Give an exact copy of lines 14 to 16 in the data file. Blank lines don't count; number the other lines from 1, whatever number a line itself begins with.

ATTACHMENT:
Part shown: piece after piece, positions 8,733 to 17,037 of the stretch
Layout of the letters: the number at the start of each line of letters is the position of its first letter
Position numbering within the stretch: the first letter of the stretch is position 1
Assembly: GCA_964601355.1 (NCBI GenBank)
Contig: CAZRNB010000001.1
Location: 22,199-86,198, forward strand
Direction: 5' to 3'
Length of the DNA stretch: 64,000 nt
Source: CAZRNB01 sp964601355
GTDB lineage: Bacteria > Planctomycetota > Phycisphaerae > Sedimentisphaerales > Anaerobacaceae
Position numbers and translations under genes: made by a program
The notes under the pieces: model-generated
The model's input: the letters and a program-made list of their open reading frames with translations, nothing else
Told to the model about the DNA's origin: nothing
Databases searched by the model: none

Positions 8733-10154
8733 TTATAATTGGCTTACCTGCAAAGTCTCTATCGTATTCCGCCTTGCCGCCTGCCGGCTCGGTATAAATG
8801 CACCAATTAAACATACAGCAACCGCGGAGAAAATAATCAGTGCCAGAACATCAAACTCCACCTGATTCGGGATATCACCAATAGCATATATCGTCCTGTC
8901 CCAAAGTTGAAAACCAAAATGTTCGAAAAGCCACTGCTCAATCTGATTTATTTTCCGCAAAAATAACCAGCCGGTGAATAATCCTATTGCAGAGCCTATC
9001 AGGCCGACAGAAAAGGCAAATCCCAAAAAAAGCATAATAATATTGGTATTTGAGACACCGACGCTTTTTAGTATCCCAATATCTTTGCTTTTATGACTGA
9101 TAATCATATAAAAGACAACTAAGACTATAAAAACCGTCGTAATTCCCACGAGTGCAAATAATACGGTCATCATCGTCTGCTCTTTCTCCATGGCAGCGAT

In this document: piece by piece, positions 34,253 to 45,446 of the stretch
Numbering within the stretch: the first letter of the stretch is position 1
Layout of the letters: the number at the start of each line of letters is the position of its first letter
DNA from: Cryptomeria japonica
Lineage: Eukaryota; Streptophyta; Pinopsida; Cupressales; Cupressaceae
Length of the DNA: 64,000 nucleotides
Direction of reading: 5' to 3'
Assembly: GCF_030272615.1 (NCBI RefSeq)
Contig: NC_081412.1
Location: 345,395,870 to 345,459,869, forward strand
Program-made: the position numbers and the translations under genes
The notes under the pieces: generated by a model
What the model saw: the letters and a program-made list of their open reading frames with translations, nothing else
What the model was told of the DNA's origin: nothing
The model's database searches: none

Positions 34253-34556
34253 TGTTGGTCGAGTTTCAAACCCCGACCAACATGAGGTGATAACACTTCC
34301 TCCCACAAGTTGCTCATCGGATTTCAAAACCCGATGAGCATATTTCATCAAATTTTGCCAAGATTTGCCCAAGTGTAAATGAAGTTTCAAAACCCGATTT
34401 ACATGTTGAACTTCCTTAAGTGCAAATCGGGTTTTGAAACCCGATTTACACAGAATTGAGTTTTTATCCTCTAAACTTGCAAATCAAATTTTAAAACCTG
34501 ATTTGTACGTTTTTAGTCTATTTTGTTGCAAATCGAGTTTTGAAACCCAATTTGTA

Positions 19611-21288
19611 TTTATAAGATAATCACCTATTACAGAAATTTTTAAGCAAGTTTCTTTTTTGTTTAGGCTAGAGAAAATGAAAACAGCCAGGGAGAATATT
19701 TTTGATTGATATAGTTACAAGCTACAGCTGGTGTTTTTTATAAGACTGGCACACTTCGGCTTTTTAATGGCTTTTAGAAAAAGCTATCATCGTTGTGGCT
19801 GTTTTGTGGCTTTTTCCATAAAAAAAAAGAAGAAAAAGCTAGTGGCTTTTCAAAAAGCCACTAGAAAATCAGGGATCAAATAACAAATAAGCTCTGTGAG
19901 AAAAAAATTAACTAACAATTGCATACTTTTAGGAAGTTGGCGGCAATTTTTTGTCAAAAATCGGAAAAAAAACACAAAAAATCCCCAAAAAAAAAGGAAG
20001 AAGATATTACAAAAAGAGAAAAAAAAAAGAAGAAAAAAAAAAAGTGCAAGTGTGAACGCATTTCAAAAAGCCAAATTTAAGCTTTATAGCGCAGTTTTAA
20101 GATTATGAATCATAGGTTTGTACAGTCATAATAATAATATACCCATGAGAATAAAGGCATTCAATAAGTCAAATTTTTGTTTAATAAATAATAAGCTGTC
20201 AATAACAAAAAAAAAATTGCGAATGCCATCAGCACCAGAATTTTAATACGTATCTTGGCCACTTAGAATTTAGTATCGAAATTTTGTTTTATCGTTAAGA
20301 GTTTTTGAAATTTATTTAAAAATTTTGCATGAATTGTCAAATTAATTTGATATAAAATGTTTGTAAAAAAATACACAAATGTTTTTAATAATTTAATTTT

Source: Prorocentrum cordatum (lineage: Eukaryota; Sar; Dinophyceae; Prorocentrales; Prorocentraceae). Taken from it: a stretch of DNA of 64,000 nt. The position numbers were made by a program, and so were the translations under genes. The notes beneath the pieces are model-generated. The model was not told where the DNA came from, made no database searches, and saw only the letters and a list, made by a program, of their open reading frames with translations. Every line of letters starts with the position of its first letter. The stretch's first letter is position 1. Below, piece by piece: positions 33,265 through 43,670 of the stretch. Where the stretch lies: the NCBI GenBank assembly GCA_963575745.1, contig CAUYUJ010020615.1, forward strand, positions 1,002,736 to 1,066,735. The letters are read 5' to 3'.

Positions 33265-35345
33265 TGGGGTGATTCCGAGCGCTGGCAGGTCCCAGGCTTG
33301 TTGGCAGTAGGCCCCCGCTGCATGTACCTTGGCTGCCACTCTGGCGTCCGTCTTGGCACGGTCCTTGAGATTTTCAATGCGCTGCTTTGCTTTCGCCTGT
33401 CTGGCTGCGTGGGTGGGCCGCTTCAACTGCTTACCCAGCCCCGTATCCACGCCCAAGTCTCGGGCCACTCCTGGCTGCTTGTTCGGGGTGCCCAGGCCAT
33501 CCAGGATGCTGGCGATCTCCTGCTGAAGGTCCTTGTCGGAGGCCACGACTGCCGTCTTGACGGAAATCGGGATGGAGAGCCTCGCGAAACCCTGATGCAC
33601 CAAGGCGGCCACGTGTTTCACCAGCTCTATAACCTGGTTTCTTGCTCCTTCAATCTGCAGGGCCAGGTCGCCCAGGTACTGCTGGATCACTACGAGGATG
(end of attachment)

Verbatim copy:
Told to the model about the DNA's origin: nothing
Databases searched by the model: none

Positions 8733-10154